Clearly, we need reformation in medicine. But it must begin with faithful Christians “speaking truth in love” (Ephesians 4:15).

As Christian doctors, we’re accountable to God for our every word and deed. This accountability should grow humility in us and cause us to seek God in His glory. Fundamentally, we believe that life is a gift rather than a curse, a presupposition that leads us to approach medicine completely differently. We know that our value as humans comes from being unique creations, made in the Image of God. This drives us to protect the vulnerable, to work to preserve and extend life and to overflow with gratitude.

When Christian doctors recognize that they are accountable to God, caring for patients made after God’s image, and are seeking wisdom in God’s Word on how to walk, they cannot help but have a different worldview, one which causes them to practice medicine in a very distinct way.

A Biblical worldview gives a doctor a correct understanding of illness and death. God’s Word tells us that illness comes from living in a world broken by sin. God, in his Grace, allows us to understand the body and reduce suffering here and now. And yet we also know that this is not our final home, which gives us a truly hopeful perspective on end-of-life issues.

Christian doctors should be very different when it comes to children. The Bible is clear that children are a gift from God. They are a heritage from the Lord, a reward. But we live in a world that believes children are a curse and a burden. In our office, we greet families with joy when they announce they are going to have a new child no matter the circumstance. We treat children as a blessing and encourage parents to see it that way, too.

Furthermore, physicians who are believers also recognize that a large portion of mental illness comes from the consequences of unresolved sin and broken relationships. For a doctor to address symptoms without also addressing a heart issue is like putting Band-Aids on a festering wound. For instance, we should treat depression with a whole-person approach, recognizing that depression is sometimes the result of a broken relationship with God. To have a perfect understanding of how sin can be rottenness to the bones and how only God can bring hope and healing in that circumstance is a remarkable joy to share.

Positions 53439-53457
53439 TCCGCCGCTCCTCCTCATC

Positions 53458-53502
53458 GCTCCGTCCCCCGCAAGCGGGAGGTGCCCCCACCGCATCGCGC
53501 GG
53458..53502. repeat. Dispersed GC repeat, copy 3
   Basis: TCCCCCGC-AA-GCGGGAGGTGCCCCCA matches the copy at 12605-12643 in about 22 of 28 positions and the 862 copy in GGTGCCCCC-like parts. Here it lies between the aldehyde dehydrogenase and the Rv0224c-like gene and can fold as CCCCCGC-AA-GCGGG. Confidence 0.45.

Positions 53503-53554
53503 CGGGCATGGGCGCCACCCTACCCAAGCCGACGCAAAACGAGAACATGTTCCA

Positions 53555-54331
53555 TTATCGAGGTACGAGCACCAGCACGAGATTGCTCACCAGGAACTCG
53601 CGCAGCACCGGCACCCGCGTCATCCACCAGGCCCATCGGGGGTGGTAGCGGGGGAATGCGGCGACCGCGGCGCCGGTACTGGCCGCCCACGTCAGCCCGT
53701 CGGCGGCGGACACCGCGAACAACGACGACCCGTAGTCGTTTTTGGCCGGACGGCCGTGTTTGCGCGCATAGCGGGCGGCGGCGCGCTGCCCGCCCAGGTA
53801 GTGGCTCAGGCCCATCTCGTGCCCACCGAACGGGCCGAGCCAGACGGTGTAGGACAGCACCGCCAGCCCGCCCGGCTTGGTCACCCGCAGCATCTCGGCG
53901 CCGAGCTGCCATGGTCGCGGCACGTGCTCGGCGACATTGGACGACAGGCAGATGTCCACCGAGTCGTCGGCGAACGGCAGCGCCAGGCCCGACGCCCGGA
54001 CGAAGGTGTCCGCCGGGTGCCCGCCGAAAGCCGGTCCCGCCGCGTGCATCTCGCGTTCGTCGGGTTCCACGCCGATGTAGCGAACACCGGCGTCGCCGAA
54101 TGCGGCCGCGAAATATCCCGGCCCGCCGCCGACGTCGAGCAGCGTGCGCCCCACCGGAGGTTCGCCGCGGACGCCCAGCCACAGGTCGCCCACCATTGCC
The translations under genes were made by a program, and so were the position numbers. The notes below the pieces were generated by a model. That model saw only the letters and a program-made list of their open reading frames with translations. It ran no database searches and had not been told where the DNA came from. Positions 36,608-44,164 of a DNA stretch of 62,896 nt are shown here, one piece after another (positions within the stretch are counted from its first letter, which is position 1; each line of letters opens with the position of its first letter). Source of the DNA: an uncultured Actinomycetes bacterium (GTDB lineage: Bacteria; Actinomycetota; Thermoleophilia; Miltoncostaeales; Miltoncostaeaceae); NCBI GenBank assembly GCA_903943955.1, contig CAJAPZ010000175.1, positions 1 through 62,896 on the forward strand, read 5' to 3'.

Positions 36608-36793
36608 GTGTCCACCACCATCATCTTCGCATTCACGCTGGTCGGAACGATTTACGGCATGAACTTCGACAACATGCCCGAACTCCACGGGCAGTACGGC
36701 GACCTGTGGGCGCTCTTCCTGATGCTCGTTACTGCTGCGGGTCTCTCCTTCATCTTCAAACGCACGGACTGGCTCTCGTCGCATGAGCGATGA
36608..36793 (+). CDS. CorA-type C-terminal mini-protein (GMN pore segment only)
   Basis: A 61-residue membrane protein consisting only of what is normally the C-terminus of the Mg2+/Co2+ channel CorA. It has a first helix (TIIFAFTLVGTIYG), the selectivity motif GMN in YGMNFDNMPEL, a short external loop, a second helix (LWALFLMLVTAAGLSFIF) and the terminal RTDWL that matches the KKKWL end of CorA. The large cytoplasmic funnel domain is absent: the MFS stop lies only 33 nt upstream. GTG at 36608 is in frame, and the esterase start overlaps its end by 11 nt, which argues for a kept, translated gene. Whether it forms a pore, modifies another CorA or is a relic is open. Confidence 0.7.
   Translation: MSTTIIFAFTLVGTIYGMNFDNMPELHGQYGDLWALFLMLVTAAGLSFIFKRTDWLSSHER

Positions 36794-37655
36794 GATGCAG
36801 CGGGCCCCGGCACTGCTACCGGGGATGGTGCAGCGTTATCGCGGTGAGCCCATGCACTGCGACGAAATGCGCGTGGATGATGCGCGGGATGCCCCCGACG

A Christian approach to health care is one that values life, respects the way God created people, and seeks to heal people the way they hurt, both body and soul.

So what we can do?

We can flood medical schools with Christian students. We can start our own practices. We can seek to heal like Christ.


A “Checkup” for your Family Doctor

Questions to ask your doctor to understand their worldview:

  • If a member of my family (i.e., teenager, older mom of six) had an unexpected pregnancy, what would your first response be? What advice would you give?
  • If I have a terminal illness and asked for a medication to end my life, how would you handle this request?
  • A friend of mine comes to you for help with depression. Who would you recommend as a counselor? Would you encourage my friend to counsel with a pastor?
  • My 12-year-old child is struggling with gender confusion. How would you advise our family?

Dr. Rod Story is a family doctor at Story Family Medicine , a Direct Primary Clinic in Moscow, Idaho. Michael Miller of Samaritan Ministries International , and Emma Story, student at New Saint Andrews College, contributed to this piece.